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NDMA discusses disaster mitigation strategies in LRR

Jun 11, 2013, 11:32 AM | Article By: Ebrima Bah in Mansakonko

The Lower River Regional branch of the National Disaster Management Agency (NDMA) has received directives from the Office of the President to campaign for the relocation of settlers on disaster hotspots in the region ahead of the raining season.

The presidential instruction was communicated to the LRR disaster agency by the acting-executive director of the NDMA, Serign Modou Joof, accompanied by other senior officials from the NDMA at a meeting held in Mansakonko on Saturday.

Mr Joof submitted that the President has questioned the reason for giving disaster assistance repeatedly to several names of people year after year.

“There are names he calls as popular members of beneficiaries of disaster reliefs,” he said.

According to Mr Joof, the presidential orders are meant to discourage people from relying on disaster packages as their way of lives.

On the question of when and how can people relocate at almost the beginning of the raining season, the executive director responded saying relocation will not be imposed on anyone but it should be made clear to those on the disaster hotspots that relief consideration will be based on their own efforts at preventing disaster.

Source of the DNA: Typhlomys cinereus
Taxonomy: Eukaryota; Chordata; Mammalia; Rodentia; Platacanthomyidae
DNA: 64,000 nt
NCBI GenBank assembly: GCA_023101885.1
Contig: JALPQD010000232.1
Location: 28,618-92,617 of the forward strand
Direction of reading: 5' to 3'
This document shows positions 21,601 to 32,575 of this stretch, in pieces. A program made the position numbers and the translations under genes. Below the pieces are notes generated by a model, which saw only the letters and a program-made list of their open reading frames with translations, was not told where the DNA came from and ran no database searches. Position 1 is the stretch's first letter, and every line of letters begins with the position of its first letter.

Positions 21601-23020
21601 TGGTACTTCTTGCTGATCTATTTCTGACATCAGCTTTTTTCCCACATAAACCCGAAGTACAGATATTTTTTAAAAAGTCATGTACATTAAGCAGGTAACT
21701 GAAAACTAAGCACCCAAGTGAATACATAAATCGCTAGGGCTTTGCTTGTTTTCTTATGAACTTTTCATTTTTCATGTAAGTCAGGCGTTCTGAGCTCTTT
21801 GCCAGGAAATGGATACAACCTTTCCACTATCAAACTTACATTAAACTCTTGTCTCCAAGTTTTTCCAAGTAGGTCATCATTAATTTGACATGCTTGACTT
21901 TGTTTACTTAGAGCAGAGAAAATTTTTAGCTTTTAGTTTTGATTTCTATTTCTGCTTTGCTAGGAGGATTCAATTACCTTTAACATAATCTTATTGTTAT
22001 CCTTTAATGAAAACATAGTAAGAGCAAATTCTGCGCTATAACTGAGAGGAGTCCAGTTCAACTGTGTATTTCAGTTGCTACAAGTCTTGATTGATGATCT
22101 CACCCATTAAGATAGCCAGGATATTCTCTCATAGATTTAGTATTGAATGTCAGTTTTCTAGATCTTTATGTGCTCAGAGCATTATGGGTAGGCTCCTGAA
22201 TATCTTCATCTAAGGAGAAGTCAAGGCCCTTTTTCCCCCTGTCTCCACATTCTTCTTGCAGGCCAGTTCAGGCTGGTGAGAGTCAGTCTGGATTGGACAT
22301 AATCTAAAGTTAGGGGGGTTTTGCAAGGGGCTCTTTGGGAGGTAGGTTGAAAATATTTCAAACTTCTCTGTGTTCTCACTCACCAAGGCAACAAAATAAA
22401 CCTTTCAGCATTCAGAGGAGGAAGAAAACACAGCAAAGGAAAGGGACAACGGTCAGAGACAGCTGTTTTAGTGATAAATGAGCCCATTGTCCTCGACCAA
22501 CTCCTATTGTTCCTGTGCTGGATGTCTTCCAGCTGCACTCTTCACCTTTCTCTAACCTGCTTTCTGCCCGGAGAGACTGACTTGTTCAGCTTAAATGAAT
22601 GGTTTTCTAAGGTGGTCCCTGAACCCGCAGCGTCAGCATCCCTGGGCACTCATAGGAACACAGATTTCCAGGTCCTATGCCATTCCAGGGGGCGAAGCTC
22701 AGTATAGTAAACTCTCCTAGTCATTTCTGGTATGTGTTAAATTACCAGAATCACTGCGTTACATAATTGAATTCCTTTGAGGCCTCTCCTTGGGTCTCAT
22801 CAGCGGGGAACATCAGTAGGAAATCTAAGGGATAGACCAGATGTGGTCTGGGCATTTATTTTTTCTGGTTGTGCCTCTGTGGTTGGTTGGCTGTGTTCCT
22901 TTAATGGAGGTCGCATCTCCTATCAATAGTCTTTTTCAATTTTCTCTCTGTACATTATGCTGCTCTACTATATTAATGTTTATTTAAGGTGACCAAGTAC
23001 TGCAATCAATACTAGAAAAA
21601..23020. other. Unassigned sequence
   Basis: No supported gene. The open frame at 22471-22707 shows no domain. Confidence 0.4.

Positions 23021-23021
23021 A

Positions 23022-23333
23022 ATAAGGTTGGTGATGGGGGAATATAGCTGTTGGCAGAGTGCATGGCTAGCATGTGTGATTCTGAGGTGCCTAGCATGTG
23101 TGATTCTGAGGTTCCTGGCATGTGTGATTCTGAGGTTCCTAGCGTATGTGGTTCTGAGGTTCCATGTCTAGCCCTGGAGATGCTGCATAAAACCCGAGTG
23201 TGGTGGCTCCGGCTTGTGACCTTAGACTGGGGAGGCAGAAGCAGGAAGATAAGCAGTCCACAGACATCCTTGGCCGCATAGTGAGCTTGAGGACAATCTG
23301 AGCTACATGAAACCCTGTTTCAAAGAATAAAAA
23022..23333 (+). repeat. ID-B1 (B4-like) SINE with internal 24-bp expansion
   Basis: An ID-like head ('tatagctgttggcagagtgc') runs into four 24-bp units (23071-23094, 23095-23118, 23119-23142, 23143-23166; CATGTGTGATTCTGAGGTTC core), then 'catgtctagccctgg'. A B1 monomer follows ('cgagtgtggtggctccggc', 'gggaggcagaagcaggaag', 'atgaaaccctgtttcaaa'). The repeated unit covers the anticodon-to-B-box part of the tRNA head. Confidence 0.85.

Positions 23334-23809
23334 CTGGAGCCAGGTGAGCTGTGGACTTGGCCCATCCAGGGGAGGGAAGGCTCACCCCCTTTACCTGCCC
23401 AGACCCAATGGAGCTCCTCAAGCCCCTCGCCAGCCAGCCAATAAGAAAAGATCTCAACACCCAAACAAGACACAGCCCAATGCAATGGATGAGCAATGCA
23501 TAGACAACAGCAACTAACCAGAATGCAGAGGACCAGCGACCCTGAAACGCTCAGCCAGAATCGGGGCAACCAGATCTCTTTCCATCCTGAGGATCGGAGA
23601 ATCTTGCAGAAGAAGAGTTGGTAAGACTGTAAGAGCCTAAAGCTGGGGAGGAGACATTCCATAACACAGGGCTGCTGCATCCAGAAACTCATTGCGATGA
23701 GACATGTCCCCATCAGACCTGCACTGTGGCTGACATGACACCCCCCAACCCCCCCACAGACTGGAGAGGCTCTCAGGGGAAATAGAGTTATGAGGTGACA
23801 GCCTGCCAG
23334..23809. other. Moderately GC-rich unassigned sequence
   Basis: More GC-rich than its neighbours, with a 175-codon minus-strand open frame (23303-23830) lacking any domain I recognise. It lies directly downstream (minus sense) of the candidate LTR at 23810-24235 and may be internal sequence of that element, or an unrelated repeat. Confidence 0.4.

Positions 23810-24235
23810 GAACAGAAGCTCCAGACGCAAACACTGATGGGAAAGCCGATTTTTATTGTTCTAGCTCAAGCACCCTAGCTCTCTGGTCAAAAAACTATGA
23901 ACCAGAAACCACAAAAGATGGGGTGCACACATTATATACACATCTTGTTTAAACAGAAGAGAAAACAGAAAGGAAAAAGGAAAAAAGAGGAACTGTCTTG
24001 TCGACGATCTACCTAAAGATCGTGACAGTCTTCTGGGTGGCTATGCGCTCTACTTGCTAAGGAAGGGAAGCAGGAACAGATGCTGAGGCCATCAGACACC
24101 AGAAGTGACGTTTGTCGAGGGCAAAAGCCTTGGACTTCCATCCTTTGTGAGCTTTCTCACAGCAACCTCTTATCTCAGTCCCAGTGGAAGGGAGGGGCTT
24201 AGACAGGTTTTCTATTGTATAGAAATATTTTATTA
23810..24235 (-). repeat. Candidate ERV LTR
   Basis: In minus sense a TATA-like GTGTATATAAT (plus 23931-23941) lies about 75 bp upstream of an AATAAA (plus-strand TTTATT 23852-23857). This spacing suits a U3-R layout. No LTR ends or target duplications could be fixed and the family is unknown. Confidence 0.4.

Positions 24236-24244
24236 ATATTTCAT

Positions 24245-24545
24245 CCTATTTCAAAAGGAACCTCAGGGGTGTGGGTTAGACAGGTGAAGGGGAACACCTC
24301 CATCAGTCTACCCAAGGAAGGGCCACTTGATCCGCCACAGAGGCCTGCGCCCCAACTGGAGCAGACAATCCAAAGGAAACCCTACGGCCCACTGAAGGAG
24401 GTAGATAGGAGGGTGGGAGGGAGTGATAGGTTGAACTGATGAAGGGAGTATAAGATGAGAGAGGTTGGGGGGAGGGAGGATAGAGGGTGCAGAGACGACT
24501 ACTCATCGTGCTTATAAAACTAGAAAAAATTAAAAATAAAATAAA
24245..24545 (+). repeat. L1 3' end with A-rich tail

Meanwhile, the meeting was held a day after the LRR NDMA conveyed a seminar in collaboration with UNESCO to train local disaster committees on coordination mechanisms on disaster risk reduction.

The training, according to Lamin Saidy, coordinator of the agency in the region, was meant to energise participants on key risk reduction areas including building community resilience.

Mbassi Sanneh, admin assistant at the NDMA, described the concept of the programme as a step to consolidate their efforts towards hazard mapping in disaster preparedness to minimize the adverse effects of disasters.

She believed that increasing the capacity of communities to prevent, withstand and recover from a disaster could play a major role in reducing the severity of its impact.